3. Has President Obama done a better or worse job than you expected or hoped?

Both, depends on your political point of view, of course. And on how you judge a president's performance, by what political rubric. Take the economy, long a rubric, rightly or wrongly. The economy is anemic. So if we're judging a president based on the GDP, on employment, on the size of the federal budget, then this president is in trouble. If the economy were humming along, then this president would be more popular. I don't think that's fair, necessarily, but it's not debatable either. The political parties use the economy to stimulate voter satisfaction or discontent--depending which party is in power and which in the minority. That's politics. Nothing to be done about that. Still, you got to run somebody against somebody, and when President Obama runs against the GOP nominee, I think we'll see a more pointed debate.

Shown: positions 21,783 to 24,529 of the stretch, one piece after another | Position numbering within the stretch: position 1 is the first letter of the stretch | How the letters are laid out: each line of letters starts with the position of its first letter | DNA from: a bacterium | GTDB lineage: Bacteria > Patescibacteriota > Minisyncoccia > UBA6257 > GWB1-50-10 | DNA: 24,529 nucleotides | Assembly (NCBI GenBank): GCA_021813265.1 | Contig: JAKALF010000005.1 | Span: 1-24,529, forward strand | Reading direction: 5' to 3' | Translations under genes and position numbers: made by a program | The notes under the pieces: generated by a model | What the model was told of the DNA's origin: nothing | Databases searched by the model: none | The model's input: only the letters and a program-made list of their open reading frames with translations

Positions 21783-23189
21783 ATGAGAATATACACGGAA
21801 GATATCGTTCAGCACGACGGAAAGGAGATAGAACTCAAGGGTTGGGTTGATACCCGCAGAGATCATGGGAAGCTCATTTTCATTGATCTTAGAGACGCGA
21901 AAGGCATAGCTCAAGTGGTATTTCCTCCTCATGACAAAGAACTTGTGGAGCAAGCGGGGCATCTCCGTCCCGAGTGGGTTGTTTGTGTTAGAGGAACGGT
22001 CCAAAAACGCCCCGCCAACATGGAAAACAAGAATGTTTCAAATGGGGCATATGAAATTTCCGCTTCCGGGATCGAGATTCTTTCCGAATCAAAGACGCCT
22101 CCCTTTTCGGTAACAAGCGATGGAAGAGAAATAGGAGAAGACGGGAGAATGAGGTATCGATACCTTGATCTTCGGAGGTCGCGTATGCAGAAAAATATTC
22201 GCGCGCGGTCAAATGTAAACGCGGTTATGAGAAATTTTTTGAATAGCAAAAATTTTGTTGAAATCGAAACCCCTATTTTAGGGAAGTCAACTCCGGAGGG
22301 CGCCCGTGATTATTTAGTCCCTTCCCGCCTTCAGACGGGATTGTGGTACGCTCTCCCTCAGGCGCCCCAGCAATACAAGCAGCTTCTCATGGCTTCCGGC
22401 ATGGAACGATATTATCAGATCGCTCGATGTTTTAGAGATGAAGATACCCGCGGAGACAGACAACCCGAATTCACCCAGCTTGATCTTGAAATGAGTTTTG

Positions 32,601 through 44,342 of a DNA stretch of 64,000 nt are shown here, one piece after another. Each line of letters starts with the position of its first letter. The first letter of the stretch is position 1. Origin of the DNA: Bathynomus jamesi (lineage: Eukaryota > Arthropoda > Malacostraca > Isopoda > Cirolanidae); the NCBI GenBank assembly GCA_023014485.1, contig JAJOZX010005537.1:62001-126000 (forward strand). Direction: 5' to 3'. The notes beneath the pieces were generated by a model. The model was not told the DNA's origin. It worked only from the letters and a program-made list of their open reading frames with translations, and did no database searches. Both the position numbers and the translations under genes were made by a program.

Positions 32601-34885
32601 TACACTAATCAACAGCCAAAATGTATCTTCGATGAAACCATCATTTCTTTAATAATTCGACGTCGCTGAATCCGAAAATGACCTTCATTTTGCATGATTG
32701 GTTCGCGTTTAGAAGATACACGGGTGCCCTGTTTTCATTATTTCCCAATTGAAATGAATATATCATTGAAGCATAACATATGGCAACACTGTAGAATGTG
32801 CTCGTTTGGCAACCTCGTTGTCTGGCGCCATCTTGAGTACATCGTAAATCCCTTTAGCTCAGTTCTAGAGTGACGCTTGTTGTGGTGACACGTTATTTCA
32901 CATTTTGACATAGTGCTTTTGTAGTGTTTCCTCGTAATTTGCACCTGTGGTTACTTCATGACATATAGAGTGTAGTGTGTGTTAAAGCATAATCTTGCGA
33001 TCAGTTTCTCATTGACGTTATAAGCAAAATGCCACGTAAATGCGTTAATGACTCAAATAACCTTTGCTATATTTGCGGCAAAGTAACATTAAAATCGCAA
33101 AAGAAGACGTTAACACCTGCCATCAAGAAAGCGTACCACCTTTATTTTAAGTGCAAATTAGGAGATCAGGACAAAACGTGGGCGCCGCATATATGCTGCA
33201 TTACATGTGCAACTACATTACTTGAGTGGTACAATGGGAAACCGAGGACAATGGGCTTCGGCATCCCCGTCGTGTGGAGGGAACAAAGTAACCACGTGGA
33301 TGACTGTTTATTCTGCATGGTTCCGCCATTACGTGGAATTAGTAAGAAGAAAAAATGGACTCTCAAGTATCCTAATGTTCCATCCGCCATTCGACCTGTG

But to your question, better or worse. I think he's done better than I expected, even than I hoped, in some areas. For a 100 years no president of any party could move health care legislation with the size and scope of the new health care law. He did that. One by one, he is removing prisoners from Guantanamo. Day by day, he is drawing down American forces in Iraq. He almost single-handedly rescued the American automobile industry. The stimulus bill killed the American economic freefall. Now, if you're going to judge a president based on promises made in the campaign versus promises kept, stalled, in the works, compromised, or broken, then by any rational measurement Obama has done better, far better, than I would have expected or hoped. Have a look at this site,

Of the roughly 500 promises Obama made during the campaign, he has broken 22, compromised on 39, stalled out on 81, kept 121, and still working fulfilling about half of the 500, something like 240. That is to say, he has kept a full one-quarter of his promises, including requiring an economic justification for tax increases, establishing a credit card bill of rights, expanding loan programs for small businesses, closing the doughnut hole in Medicare prescription plans, required insurance companies to cover pre-existing conditions and all children to have health insurance coverage, increased the Veteran's administration budget to include more mental health professionals for returning vets, and expanded Pell Grants to low-income students, to name only a fraction of a few.